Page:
The new Accretionary wedge
on Favorite Places for fieldwork is up at Geology News
. As usual I was behind on everything, so writing a post of my own slipped to the bottom of the todo list (and that's far down). Anyway the call for submissions did get me thinking about the field, which is my home for some months each year, and to try to work out whether I had a favorite place.
I have a bit of a crush on all my field sites. They are all in the northern part of the northern hemisphere in a a type of landscape I've come to love. They are all in areas where I would probably never have come as a tourist and they all involve my favorite activity of all times - travel. But they are also different. Not only as in actual geographical differences, but also different to me. The first place was like the first love that completely changes one's perspective on the world, but didn't last and now is just a faint memory. The second is the full blown longterm relationship, that gives me a great deal of happiness and inspiration, but which also sometimes sucks beyond belief because I know all it's downsides. The third one is the fling, that now seems to be developing into something more serious.
My first field site
was my home for two summers more than ten years ago, when I did fieldwork for my MSc thesis. I went with a fellow grad student whom I didn't know particularly well before we left, but who became one of my best friends. We were both new to geology and to the Arctic and to field work. We didn't understand what was up and down in our outcrops. We didn't know how to do good descriptions of the sediments or what was an appropriate size of a sample and got frustrated with the quality of the data we brought with us home after the first year. The data were really that bad (at least mine were) and we did go back for a second summer to remedy this, but while I was learning how to collect data and what things to look for, I also got sucked into the geology. I hadn't been a particularly enthusiastic student prior to this, but little by little I got genuinely excited about what I was doing. I began to see patterns and systems , to see where my observations fit in with the literature and where they didn't. I went from picking the topic mainly because it gave me the possibility to go to the Arctic, to thinking that fluvial sediments were one of the coolest things ever (I still think so). It also gave me a longlasting crush on Arctic landscapes. I haven't been back to this particular place in ten years, but somehow the Arctic still looks like this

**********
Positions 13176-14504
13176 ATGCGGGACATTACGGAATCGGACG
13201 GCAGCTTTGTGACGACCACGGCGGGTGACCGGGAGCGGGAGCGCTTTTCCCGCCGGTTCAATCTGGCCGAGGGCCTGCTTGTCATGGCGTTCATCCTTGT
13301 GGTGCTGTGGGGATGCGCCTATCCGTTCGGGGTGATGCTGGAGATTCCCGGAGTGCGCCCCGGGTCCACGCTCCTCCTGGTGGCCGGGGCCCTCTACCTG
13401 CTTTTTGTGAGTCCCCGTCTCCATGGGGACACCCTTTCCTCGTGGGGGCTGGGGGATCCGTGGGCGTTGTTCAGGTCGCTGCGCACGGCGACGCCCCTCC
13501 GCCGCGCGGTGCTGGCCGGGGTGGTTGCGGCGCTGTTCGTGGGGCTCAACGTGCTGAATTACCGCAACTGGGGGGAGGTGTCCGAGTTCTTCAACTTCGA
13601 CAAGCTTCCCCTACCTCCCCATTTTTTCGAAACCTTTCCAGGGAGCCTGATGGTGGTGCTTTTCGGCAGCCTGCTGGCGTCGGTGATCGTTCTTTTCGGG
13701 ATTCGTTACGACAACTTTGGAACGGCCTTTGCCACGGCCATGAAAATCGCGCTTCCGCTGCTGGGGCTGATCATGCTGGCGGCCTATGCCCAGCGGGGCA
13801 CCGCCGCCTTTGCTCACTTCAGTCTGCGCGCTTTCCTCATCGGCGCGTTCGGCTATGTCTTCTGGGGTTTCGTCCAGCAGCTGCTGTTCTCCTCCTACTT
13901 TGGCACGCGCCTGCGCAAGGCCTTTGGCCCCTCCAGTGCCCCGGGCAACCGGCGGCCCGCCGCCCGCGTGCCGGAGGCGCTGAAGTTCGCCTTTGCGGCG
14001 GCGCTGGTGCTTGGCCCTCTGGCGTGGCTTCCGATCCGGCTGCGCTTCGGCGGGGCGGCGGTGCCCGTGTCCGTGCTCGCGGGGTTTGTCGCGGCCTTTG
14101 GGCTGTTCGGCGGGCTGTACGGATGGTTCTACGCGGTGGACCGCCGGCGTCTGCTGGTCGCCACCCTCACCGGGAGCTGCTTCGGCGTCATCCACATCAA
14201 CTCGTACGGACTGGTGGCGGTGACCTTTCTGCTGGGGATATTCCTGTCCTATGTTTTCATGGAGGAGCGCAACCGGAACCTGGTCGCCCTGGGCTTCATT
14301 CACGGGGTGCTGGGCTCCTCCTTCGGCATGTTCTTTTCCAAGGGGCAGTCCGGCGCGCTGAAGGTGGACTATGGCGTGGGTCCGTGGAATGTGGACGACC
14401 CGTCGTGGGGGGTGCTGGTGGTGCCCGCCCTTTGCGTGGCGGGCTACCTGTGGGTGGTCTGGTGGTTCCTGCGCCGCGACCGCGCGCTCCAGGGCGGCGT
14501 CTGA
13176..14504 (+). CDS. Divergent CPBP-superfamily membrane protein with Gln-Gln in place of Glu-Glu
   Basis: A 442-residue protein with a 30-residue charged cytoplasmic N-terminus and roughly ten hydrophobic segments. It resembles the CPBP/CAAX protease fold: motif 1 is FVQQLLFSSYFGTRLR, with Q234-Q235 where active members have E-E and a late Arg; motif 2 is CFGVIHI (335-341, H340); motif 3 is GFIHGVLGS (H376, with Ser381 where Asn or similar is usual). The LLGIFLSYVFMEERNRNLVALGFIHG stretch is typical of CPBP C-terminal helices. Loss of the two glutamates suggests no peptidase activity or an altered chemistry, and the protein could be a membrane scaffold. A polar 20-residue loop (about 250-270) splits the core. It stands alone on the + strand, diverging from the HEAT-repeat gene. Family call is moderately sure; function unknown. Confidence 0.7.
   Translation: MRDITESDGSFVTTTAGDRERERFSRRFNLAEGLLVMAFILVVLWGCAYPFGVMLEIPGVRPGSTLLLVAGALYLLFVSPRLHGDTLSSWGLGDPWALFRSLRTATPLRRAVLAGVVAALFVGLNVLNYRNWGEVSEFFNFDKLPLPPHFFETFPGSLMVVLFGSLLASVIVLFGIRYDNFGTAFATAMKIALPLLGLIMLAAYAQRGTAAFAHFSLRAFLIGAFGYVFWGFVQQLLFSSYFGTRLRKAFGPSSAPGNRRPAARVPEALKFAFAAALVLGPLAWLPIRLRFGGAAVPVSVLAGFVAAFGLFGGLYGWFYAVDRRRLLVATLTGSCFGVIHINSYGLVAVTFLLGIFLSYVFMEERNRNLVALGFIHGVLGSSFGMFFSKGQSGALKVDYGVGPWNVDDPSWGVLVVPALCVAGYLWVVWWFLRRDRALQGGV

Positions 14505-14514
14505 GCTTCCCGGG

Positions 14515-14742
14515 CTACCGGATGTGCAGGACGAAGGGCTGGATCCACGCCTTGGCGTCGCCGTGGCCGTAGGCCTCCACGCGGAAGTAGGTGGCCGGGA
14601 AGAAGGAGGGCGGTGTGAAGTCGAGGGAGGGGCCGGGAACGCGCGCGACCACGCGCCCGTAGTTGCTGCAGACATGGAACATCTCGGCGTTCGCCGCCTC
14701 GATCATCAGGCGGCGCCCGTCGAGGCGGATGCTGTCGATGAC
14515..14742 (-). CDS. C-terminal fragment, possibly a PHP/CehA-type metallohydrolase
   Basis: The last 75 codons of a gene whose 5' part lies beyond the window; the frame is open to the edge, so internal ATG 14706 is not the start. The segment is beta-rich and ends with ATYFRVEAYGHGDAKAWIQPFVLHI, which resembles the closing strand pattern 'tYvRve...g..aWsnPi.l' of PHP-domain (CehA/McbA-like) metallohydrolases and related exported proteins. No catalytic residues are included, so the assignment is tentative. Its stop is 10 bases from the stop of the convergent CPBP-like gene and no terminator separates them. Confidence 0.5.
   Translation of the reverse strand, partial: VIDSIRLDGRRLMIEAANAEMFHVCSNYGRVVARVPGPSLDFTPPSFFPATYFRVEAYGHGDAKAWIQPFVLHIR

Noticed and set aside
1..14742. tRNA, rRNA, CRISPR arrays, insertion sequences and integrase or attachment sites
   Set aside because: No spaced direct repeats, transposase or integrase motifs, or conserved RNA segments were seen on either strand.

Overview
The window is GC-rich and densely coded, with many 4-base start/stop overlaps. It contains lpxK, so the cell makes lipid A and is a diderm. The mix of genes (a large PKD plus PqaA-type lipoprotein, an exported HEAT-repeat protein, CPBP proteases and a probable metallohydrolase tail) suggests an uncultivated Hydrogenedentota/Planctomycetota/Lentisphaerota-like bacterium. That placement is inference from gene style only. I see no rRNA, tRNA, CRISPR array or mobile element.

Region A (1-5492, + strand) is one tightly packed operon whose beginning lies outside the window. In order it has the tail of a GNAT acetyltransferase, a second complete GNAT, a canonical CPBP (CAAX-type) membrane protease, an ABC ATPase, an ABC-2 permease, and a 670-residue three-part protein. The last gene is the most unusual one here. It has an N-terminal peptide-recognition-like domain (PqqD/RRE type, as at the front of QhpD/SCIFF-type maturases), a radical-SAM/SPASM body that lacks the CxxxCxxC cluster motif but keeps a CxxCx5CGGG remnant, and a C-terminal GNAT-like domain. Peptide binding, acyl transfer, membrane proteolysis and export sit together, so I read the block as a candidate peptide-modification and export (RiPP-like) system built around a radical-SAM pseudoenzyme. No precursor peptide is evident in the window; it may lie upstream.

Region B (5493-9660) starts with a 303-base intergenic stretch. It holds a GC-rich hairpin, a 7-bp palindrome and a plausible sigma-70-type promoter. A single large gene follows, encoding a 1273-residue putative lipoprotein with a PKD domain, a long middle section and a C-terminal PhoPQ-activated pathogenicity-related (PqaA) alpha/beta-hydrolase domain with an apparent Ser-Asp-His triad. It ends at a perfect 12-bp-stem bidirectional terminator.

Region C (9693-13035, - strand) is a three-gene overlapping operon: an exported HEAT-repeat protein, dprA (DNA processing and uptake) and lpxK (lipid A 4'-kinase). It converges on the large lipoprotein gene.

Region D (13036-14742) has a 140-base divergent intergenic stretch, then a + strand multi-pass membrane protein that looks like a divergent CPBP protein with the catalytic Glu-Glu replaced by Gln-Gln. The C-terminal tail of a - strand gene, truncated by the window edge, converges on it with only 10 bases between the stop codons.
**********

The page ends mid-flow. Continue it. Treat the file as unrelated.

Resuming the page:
* to me.
My second field site is here
, and as some readers might know, I go there every summer
. It has been the backbone of my professional existence for years, and will, for all I know, continue to be so for many years to come. It's where I get my best ideas. It's where I spend time with my "field family
" and where I have local friends and colleagues. It's where know how things work (to whatever degree that is possible), where I know beautiful, peaceful and fun places and places I'd rather never go to again, where I have a history with people and places and where I feel at home.
Lately I've added another field site to the collection. I have spent some time in this area before, including a short field season last year, but next year will be the first time I'll have a real longterm field program here. As with all new things this is one part exciting and one part unfamiliar and a little bit frightening. I don't have the comfort of long term experience or of connection to the people who also work here. It's new and different and a little mechanical, because it is about reusing routines once learned elsewhere and about getting students involved rather than engaging wholeheartedly in the work myself. I do know the area is spectacular though, and that this is something I will be returning to.*(no photos from this site because I did my Master's back in the day when digital photography was nothing but wishful thinking, and I'm too lazy too scan any of the real photos).